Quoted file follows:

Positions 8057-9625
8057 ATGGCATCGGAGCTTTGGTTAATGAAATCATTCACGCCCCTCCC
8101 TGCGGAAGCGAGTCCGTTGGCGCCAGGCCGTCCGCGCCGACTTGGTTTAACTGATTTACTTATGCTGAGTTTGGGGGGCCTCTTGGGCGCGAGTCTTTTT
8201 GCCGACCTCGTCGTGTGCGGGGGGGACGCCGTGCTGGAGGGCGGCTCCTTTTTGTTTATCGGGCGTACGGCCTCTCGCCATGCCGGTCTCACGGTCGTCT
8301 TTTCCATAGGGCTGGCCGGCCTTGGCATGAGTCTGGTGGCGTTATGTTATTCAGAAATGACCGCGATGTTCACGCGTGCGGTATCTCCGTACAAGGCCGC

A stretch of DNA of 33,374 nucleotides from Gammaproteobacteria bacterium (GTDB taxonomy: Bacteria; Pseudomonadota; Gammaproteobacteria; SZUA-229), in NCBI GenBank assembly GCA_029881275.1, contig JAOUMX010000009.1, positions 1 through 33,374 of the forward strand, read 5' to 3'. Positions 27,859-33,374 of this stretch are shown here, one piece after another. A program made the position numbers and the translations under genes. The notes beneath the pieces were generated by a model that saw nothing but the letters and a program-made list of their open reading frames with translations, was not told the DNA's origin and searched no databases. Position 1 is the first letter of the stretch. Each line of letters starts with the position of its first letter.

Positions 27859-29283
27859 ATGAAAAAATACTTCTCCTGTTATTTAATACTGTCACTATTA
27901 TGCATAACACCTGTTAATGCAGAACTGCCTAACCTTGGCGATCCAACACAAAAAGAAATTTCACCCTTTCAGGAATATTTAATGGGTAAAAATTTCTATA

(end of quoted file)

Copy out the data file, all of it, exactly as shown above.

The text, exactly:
Positions 8057-9625
8057 ATGGCATCGGAGCTTTGGTTAATGAAATCATTCACGCCCCTCCC
8101 TGCGGAAGCGAGTCCGTTGGCGCCAGGCCGTCCGCGCCGACTTGGTTTAACTGATTTACTTATGCTGAGTTTGGGGGGCCTCTTGGGCGCGAGTCTTTTT
8201 GCCGACCTCGTCGTGTGCGGGGGGGACGCCGTGCTGGAGGGCGGCTCCTTTTTGTTTATCGGGCGTACGGCCTCTCGCCATGCCGGTCTCACGGTCGTCT
8301 TTTCCATAGGGCTGGCCGGCCTTGGCATGAGTCTGGTGGCGTTATGTTATTCAGAAATGACCGCGATGTTCACGCGTGCGGTATCTCCGTACAAGGCCGC

A stretch of DNA of 33,374 nucleotides from Gammaproteobacteria bacterium (GTDB taxonomy: Bacteria; Pseudomonadota; Gammaproteobacteria; SZUA-229), in NCBI GenBank assembly GCA_029881275.1, contig JAOUMX010000009.1, positions 1 through 33,374 of the forward strand, read 5' to 3'. Positions 27,859-33,374 of this stretch are shown here, one piece after another. A program made the position numbers and the translations under genes. The notes beneath the pieces were generated by a model that saw nothing but the letters and a program-made list of their open reading frames with translations, was not told the DNA's origin and searched no databases. Position 1 is the first letter of the stretch. Each line of letters starts with the position of its first letter.

Positions 27859-29283
27859 ATGAAAAAATACTTCTCCTGTTATTTAATACTGTCACTATTA
27901 TGCATAACACCTGTTAATGCAGAACTGCCTAACCTTGGCGATCCAACACAAAAAGAAATTTCACCCTTTCAGGAATATTTAATGGGTAAAAATTTCTATA